Will US shale lose out to deepwater projects in oil’s 2015 pain game?

OE Staff
Monday, December 15, 2014

With oil prices plummeting to a five year low, and project cut backs likely in 2015, short-term funding for US shale may lose out to the country’s higher cost deepwater developments, the latest article by leading petroleum industry advisor Gaffney, Cline and Associates (GCA) suggests.

The current low price of oil has been blamed on reduced demand and a global oversupply.  Much of that oversupply is due to the huge increase in oil production from the US unconventional or shale industry.

New analysis from GCA indicates that where companies have the flexibility to choose, shale activity will most logically suffer first as a result of the price crash, leaving activity in other areas such as the Gulf of Mexico (GoM) relatively more protected.  However actual cuts will be influenced by a large number of individual company factors, and the squeeze on cash flow will undoubtedly cause cuts to be felt everywhere.

“Whilst high cost environments such as the deepwater Gulf of Mexico would appear to be vulnerable, and undeniably cuts should be expected there, economic rationality suggests that the brunt of cuts should be directed at onshore unconventional investments,” says the article’s author Bob George, GCA executive director and senior strategic advisor. “However, in the short term there is not always the operational flexibility to make decisions based solely on fundamentals.”

Another key difference for deepwater projects is their longer-term investment lifecycle.  In the GoM for example, where a company's investment in a typical project may be US$1 billion or more, much or all of the investment will be committed and spent around five years before any returns are seen.  The critical point for such projects is not the price of oil now, but its anticipated price in the future and where deferral in the short term may result in missed gains later.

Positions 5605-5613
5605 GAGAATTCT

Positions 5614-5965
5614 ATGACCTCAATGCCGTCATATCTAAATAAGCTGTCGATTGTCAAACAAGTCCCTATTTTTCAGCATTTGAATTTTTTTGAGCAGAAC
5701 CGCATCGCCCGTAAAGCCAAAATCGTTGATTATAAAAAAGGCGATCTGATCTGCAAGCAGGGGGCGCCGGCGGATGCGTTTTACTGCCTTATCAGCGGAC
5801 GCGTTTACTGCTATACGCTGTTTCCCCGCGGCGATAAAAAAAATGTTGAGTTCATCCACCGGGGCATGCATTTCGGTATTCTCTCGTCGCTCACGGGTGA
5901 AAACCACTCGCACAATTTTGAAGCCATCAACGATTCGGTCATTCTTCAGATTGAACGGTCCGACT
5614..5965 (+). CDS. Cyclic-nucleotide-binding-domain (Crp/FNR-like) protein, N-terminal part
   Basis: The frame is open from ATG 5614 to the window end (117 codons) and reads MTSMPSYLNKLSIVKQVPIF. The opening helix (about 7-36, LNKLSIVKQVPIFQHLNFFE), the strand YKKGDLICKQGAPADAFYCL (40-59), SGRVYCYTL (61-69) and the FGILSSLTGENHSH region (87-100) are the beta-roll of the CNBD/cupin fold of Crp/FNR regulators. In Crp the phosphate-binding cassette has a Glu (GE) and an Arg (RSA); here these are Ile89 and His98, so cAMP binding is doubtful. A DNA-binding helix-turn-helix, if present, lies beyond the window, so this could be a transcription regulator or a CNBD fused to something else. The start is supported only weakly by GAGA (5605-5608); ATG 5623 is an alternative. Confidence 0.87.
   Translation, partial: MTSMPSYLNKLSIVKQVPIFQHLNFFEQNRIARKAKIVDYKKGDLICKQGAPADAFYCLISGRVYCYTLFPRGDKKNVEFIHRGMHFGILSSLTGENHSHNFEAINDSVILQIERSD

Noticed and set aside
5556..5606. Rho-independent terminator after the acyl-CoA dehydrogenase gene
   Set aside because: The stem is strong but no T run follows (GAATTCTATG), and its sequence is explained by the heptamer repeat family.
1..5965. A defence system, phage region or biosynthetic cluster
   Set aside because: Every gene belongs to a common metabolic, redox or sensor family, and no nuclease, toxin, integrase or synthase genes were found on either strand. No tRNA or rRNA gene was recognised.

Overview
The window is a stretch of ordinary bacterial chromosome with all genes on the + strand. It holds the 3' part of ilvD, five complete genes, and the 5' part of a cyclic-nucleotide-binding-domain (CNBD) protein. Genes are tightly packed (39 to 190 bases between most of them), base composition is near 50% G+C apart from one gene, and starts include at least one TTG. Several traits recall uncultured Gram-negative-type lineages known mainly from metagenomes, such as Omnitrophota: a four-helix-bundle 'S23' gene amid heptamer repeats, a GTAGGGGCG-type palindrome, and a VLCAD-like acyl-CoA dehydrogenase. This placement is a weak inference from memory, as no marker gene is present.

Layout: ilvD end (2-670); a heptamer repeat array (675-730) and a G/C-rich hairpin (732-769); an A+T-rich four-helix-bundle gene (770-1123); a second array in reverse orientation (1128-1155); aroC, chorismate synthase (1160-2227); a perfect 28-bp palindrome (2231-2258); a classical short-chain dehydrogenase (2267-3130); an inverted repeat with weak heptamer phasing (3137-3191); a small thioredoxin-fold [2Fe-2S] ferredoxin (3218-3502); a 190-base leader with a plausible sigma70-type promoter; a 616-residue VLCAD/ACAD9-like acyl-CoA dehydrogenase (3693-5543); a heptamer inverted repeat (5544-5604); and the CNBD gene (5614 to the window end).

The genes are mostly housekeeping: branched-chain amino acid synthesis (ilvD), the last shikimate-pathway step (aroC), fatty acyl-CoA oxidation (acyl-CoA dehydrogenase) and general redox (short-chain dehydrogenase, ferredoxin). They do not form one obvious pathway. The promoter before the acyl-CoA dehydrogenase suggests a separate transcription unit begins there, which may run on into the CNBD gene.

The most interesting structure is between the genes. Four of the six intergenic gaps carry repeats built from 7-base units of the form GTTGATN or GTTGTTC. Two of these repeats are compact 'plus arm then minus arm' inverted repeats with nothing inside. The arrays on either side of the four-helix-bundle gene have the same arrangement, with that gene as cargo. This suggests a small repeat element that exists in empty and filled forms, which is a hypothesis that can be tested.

“From a decision-making perspective, this means the risk lies in the expected price of oil in 2020. As a result, projects currently underway are less likely to be stopped,” says George.  “This is in contrast to onshore unconventional shale investment where decisions are often much more short term. Shale drilling can be cut back or ramped up in fairly short order to accommodate the market conditions, resulting in more rapid response to fluctuating oil price.”

At the end of October 2014 GCA posted an article looking at the potential impact of $80 per barrel on activity in unconventional shale oil plays in the United States.  The article indicated that, using the “sweet spot” volatile oil window of the Eagle Ford as an example; activity was still profitable at that price although more fringe areas (and other basins with pricing disadvantages) might be more challenged.  However, even the sweet spots in the Eagle Ford oil window started to look challenged at $70 per barrel. 

Co-authors Cecilia Jing Cui and Neil Abdalla point out that strong offshore GoM projects can still be viable down to $60 per barrel. Economic rationality would suggest that where the opportunity exists, onshore shale spending would be a more appropriate short-term target for capital deferral because operating flexibility allows any adjustments made there to be reversed in equally quick order.

“Although pain is likely for areas like the offshore Gulf of Mexico in 2015, it should be much better placed to weather the storm of depressed oil prices in the short term than the US onshore unconventionals industry,” says George.

Categories: Production North America Gulf of Mexico Shale Deepwater

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